I reflected on my experience of walking after a part of me felt angry that it was having its walks controlled by a part that wanted to measure and plan what was going on. This felt like two different approaches to walking:
- One that involves meandering, looking, not having a plan or destination, making decisions about the route along the way, being open to whatever the walk may bring. A sense of openness.
- The other requires a definite plan, adhered to no matter what, measuring of distance and time with an emphasis on rapidity or “improving” a previous measurement, a clear goal/destination to work towards and as such a success or failure depending on whether the goal is achieved. The experience is visualized and mapped out. A sense of military precision.
In the catalogue to the Walk On Exhibition, Tim Ingold questions the meaning and purpose of education, a question that can be extrapolated to “a walk”. He takes two approaches to education, the first which sees it as putting knowledge into a student’s mind, the second, from the latin educere which means leading students out into the world, i.e “to invite the learner out for a walk” (p.15). He describes how children linger, take their time to observe, daydream as they process the new information into their evolving minds, everything is interesting and deserved of their attention. Yet when adults “take them” for a walk they are chivvied and told to hurry to the destination where supposedly all the knowledge is. The walk becomes an experience of oppression, of control, of being directed, of loss of the connection to the inner navigator and knowing.
As we grow up we put away our childlike ability to immerse ourself into experience, we see walking as a method of transport, getting lost as a set back, we look at guide books, trust others to tell us what to look for, what is deemed interesting, we stay in the mind, missing the opportunities for discovery the path reveals.
Ingold uses the metaphors of a maze and a labyrinth to separate these two types of experiences, the former being led by the traveller’s intention, the latter where the path leads and the walker has to be open to the signs that present themselves. The maze involves being absent, the labyrinth requires the traveller to be present.
In our busy world we are fed a diet of visual representations of who we are and how life is supposed to be, these representations do not give us the opportunity to open them up, they are a done deal, a definition of “reality”. Ingold argues that walking in a labyrinthian way exposes us to something else. For example, every point on a walk is just a stopping point to the next part of the journey, we never reach a standpoint because there is never a final destination and an ultimate truth. Walking therefore disrupts the idea of static definitions and singular points of view.
Everything is ever changing and has a range of viewpoints. “The walkers attention comes not from having arrived at a position but from being pulled away from it, from displacement.”(p. 11). I continually walk around the area in which I live, looking at where I walked the previous day, almost standing outside my previous experience to view it differently, constantly remapping “myselves” (multiple subjectivities) as a complex multilayered being that is forever in flux than the simplistic notions of personhood that are cultural representations of my identity.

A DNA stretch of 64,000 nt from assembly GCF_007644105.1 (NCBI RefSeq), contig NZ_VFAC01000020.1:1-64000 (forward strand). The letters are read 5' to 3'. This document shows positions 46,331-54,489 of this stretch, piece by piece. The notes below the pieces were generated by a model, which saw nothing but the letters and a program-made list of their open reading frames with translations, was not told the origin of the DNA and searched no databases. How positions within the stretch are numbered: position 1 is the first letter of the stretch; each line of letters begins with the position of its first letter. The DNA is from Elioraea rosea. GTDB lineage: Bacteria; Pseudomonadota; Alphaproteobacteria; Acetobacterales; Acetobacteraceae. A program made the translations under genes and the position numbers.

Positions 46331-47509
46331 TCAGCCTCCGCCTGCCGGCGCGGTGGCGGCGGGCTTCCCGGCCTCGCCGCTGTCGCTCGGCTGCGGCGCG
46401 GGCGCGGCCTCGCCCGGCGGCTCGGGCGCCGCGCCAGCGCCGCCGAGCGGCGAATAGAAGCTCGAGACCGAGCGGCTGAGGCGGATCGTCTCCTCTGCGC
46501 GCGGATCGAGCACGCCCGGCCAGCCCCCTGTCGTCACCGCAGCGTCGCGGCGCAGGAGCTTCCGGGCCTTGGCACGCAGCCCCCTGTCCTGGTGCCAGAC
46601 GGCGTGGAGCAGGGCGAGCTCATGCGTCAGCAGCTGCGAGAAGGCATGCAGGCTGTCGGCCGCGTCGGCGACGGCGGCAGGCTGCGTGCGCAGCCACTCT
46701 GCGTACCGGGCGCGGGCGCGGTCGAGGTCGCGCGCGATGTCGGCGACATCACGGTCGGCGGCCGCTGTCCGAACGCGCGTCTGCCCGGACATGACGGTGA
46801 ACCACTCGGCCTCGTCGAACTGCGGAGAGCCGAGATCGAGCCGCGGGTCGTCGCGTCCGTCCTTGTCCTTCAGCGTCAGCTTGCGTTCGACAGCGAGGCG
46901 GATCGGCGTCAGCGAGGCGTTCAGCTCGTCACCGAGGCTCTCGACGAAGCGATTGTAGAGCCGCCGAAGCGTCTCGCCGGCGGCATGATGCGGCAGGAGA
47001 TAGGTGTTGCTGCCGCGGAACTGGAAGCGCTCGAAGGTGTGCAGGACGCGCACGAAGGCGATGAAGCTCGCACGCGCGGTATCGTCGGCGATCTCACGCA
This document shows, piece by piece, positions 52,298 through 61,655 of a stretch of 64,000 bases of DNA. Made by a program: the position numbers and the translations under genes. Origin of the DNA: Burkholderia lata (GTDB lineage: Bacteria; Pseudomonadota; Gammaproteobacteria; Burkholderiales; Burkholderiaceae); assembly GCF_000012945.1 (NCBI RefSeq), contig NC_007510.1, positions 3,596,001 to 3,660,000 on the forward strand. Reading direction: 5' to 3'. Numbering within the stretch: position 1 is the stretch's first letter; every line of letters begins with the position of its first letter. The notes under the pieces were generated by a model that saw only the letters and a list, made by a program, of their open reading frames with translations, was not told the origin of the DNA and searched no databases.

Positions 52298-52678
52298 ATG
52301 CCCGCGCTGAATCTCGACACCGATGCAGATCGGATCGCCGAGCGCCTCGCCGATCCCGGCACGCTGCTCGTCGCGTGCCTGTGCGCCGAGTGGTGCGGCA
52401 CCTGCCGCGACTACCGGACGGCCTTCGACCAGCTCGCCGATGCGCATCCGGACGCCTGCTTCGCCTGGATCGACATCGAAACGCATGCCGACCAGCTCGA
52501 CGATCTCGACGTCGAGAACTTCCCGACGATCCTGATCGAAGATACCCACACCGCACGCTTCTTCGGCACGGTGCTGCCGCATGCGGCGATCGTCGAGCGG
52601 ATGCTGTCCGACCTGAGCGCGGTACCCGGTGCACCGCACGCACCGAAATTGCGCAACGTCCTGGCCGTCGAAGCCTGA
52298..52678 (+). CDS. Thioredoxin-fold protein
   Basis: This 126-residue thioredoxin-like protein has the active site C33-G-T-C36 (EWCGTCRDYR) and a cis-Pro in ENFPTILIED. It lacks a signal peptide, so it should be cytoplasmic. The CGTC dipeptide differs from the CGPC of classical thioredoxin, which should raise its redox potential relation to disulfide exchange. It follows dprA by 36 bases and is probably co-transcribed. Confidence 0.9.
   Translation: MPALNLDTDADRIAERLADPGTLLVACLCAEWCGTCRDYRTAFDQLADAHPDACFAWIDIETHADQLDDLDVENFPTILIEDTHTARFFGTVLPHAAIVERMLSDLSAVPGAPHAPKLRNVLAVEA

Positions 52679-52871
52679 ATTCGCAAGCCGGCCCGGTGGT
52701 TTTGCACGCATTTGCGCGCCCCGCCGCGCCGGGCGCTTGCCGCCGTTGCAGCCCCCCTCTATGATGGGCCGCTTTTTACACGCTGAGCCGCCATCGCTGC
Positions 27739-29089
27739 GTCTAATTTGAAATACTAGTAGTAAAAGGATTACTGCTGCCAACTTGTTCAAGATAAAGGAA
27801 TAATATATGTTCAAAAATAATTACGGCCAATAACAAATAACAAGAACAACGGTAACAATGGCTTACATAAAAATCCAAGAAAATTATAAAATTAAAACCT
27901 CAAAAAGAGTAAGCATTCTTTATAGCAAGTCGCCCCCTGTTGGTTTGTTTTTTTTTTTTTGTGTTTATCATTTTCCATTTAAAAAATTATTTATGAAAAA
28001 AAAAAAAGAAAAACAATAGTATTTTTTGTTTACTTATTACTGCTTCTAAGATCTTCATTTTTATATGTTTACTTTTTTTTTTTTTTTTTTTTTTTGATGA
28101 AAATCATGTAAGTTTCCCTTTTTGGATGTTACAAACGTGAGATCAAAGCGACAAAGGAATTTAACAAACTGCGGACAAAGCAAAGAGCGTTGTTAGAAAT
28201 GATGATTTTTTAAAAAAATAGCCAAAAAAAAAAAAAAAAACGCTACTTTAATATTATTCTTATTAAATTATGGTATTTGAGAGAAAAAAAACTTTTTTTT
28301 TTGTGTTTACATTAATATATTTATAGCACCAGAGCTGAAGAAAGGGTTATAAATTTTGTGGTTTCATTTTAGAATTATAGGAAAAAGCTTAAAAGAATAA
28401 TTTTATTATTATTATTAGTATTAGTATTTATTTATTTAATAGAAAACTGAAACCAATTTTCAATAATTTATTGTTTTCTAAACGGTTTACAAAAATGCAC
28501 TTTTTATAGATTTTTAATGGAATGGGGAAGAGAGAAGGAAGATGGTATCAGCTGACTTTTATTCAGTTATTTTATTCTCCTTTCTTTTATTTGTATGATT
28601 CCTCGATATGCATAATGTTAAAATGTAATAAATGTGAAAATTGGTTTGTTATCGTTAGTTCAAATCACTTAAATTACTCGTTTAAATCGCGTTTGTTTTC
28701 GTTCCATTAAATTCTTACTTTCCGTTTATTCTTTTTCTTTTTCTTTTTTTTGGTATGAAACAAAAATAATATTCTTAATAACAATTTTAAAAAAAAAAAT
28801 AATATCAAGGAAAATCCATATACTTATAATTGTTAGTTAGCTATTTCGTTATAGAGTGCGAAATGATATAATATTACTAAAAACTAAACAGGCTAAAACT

This is supported by James Gibson’s approach to visual perception. He maintains that we do not understand our environment from a series of fixed points, instead, as we move light enters our eyes in a constant flow and undergoes continual adjustments as incrementally different visual information is received in the brain. “Things disclose themselves for what they are.”(p12) E.g. A few weeks ago I was walking through Meanwood Park in Leeds at dusk, this is unfamiliar territory. In the distance I saw a large mound, human size, I was convince it was a body, as I approached my eyes received more and more information until I could see that it was only a pile of leaves that had been covered by old sacking.
There is a view that the world is not already made and that it is always on the point of becoming, we are always walking into the present moment, the past already gone and the future just ahead of us. There is no need to over plan what is ahead because it hasn’t happened and we rob ourselves of the magic of what could be than basing our life of what should. Our attention in the present is crucial for observing that emerging world appear, not creating something from a culturally deterministic mind. Reality is far more interesting than we ever “think” it is.
This is not to say that preparation and safety are not key factors in walking, however, their place is prior to the walk, once on it, attending to the path and our inner responses to the environment leads us to a sense of trust and of being alive in the present moment.
This approach to learning and education, and therefore walking is explored by Jack Halberstan here https://www.youtube.com/watch?v=ZP086r_d4f.
As part of this attention I have begun to paint after 2 years of being textile and film based. This in itself is about immersion in a certain place, really looking, it is static though and thus only gives one gaze. I am walking with the above ideas. I interviewed Morag Rose who pointed out that “the walk” is the object, the artwork, the performance. I liked this idea, I am reading about walking as performance.
Walk On From Richard Long to Janet Cardiff
40 Years of Art Walking
This publication accompanies the Walk On Art Exhibition.